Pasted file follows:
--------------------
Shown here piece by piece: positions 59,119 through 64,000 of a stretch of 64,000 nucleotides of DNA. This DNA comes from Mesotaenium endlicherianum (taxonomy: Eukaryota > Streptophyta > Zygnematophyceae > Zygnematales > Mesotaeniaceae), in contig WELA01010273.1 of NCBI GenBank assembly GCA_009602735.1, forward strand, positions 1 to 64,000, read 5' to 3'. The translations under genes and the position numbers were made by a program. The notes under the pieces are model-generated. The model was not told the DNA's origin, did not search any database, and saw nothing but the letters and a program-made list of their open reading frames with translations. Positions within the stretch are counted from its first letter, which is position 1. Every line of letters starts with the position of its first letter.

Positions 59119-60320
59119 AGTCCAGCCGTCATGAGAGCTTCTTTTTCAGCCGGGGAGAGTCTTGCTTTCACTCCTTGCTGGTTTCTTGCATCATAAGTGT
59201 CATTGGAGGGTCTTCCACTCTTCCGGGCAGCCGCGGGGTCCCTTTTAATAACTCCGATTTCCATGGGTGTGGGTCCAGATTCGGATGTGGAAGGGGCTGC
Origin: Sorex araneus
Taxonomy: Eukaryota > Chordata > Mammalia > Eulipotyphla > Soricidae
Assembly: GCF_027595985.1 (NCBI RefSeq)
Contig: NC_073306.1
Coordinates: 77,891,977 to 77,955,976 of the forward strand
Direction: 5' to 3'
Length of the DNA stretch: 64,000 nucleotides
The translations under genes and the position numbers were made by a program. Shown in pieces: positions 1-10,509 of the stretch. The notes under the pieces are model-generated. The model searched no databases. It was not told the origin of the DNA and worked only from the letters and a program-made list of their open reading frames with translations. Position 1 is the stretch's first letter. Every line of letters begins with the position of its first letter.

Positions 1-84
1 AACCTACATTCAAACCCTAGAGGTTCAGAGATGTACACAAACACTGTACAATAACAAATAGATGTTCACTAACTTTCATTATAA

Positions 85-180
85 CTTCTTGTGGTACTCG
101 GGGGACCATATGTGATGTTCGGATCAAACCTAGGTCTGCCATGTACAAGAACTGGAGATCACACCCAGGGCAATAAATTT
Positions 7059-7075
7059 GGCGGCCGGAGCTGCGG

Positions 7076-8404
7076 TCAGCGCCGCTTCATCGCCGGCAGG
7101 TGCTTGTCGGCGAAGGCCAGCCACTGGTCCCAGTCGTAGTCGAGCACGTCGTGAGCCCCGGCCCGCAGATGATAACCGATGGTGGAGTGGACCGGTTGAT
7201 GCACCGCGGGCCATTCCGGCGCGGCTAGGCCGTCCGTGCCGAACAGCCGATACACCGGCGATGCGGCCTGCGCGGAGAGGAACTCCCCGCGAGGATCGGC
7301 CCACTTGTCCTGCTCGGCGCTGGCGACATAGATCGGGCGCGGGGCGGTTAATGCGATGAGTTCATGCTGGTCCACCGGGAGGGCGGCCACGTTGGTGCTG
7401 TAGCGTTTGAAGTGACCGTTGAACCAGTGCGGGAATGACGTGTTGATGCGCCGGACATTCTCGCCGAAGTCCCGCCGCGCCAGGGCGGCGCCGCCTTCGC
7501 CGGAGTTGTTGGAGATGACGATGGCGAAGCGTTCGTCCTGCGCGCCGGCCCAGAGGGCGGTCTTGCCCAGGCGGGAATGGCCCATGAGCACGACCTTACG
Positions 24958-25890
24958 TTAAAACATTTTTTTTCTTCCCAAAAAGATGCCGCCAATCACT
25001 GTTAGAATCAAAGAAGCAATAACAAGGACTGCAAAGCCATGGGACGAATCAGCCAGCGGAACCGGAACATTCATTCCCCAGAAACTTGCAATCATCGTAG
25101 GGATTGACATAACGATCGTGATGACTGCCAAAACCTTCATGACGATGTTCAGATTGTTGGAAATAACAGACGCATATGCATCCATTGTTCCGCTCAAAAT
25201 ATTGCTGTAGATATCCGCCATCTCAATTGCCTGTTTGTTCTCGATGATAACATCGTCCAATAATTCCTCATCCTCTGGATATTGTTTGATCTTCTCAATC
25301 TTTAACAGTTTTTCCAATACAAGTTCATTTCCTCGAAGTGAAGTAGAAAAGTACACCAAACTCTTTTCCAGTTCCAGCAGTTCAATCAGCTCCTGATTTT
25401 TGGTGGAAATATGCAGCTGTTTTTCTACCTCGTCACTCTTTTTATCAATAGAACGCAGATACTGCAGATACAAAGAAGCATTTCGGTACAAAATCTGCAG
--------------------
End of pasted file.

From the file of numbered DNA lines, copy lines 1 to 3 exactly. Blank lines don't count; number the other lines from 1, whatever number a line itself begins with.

Shown here piece by piece: positions 59,119 through 64,000 of a stretch of 64,000 nucleotides of DNA. This DNA comes from Mesotaenium endlicherianum (taxonomy: Eukaryota > Streptophyta > Zygnematophyceae > Zygnematales > Mesotaeniaceae), in contig WELA01010273.1 of NCBI GenBank assembly GCA_009602735.1, forward strand, positions 1 to 64,000, read 5' to 3'. The translations under genes and the position numbers were made by a program. The notes under the pieces are model-generated. The model was not told the DNA's origin, did not search any database, and saw nothing but the letters and a program-made list of their open reading frames with translations. Positions within the stretch are counted from its first letter, which is position 1. Every line of letters starts with the position of its first letter.

Positions 59119-60320
59119 AGTCCAGCCGTCATGAGAGCTTCTTTTTCAGCCGGGGAGAGTCTTGCTTTCACTCCTTGCTGGTTTCTTGCATCATAAGTGT